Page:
As a Toronto business consultant who specializes in Hoshin Kanri (policy deployment), I work with corporations across North America. Organizations turn to business consulting for various reasons. One of the most popular is when they can’t reach major milestones. Somehow there never seems to be enough time, enough money, or enough personnel. Sound familiar?
One of the reasons goal reaching can be a challenge is that time and resources are being diverted to less significant tasks. These goals are often smaller, easier to accomplish, so getting them out of the way seems to make sense, right? Wrong.
While day-to-day operations are important, it’s vital to be selective about allocating resources. The solution is Hoshin Kanri (policy deployment), a method I’ve specialized in for more than 20 years.
As a results-based approach, Hoshin Kanri encourages organizations to develop a fast and flexible workflow that prioritizes high-value work—those tasks that serve to advance major objectives. The objective is to drive progress at every level of the company. As a business consultant, my purpose is to identify major goals and then provide strategies on how to leverage team capacity and capability.
Back In 2003, I’d just taken on a new client. I’d moved from consulting with a prominent, multi-million-dollar product manufacturer that enjoys a high market share and double-digit profit margins to a client whose profits were razor-thin in a market that was like dancing on quicksand. Everything was shifting all the time.
My challenge? The manufacturing plant was under constant threat of shutdown. Layoffs had plagued the organization for years, and the threat of the next one is always looming.
Calling the situation overwhelming was a remarkable understatement. It was hard to know where to start. At times like this, I LEAN on my training. Pun intended. After years of being guided, cajoled, and scolded by some of Japan’s leading Lean Management senseis (teachers), I’ve learned to faithfully follow a proven 3-step process:
The first plan wasn’t perfect. Goals were well below the benchmark. I argued with the client about how to measure success. There’s wasn’t enough data to prove our theories. Decisions were made, even though we knew they could be wrong. We did our best and moved forward.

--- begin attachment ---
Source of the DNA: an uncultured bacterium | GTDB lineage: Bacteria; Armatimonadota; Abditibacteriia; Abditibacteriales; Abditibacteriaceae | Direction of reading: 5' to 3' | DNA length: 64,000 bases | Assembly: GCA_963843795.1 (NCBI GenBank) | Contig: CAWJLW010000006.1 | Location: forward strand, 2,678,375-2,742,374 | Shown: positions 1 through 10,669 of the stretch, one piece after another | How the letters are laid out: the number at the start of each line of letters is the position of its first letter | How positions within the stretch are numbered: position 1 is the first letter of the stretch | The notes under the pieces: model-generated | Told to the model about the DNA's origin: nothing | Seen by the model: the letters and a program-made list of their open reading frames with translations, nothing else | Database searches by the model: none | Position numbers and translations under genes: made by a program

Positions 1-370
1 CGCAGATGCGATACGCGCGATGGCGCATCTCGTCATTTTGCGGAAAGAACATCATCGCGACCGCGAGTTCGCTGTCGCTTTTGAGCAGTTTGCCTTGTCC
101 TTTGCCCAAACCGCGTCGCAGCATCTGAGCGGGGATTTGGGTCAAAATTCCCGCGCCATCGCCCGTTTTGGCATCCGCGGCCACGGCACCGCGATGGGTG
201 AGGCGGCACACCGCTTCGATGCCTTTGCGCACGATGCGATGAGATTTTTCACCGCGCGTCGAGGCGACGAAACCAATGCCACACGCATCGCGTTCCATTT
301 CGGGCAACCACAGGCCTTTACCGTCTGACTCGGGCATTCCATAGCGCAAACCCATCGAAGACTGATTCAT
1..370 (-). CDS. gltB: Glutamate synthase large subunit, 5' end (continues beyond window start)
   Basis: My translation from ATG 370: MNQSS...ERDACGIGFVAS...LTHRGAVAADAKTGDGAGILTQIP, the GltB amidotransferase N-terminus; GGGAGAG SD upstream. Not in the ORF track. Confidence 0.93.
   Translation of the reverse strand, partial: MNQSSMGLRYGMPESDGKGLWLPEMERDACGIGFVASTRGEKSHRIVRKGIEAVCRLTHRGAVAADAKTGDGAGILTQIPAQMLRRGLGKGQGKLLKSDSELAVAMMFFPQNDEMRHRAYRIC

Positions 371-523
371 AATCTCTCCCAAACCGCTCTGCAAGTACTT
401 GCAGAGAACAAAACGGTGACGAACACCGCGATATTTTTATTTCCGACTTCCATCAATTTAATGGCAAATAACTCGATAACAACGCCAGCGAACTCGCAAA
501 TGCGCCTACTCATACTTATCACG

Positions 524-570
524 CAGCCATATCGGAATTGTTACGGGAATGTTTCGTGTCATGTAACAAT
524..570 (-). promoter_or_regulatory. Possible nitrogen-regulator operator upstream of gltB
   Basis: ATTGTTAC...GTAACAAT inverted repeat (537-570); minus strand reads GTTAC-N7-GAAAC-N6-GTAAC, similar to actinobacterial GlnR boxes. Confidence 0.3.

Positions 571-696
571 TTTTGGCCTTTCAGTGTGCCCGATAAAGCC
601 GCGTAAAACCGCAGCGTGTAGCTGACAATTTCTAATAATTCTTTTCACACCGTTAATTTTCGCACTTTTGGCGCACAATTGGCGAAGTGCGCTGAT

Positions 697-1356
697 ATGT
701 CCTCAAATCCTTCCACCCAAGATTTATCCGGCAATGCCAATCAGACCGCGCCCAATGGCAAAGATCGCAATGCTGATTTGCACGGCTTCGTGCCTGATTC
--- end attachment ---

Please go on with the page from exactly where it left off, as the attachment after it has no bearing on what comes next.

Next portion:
Major financial decisions didn’t take months or years, like some budget processes. We did it in days or weeks, knowing action and learning would sort itself out. Everyone had a game plan. Those with a role that contributed to major overarching goals, stuck faithfully to the roadmap we’d created. Everyone else attended to day-to-day operations, but did not interfere.
Gradually, things began to improve. We found brilliant solutions to keep jobs safe and employees focussed—ideas that were often overlooked in the past. We also formulated a contingency plan should disaster hit. Next, we established a schedule of weekly meetings and follow-ups based on significant issues and goals. Important matters might be the focus of 2-3 meetings per month while issues that were important but not urgent were scheduled less frequently but regularly.
We were able to move out of crisis mode and gain some measure of success. Yes, there were still fires, but now there was the impetus of a daily routine. Team members saw hope and were feeling better. Then the unthinkable happened.
It was 2003. A new illness was being discussed on the news. Like COVID-19, it began half way around the world and triggered mass economic turmoil by disrupting supply chains. Our initial reaction was to ramp-up manufacturing lines to try and fill the void—but suddenly SARS was in Toronto. People were dying. Fear and uncertainly had taken hold.
No one knew how to curtail the spread of the disease. Interventions were not well-understood, and things got worse. There were stories of families falling ill shortly after funerals for those who succumbed to the illness. Public gatherings were curtailed. Clearing your throat or sniffling in public got you eyeballed.
As a young business consultant navigating an organization’s survival, all plans were suddenly askew. This was a challenge you don’t learn about in university, and our client was still far from secure. It was important to come up with solutions—fast.
Today, many businesses are grappling with similar circumstances. COVID-19 has disrupted the regular flow of business, presenting challenges even for organizations that are strong and prosperous.
In part 2 of our blog, we’ll look at how Hoshin Kanri worked to help our client navigate the crisis. Spoiler—happy endings ahead. If your organization is facing serious challenges due to COVID-19, it’s important to have a plan. Business consulting can help.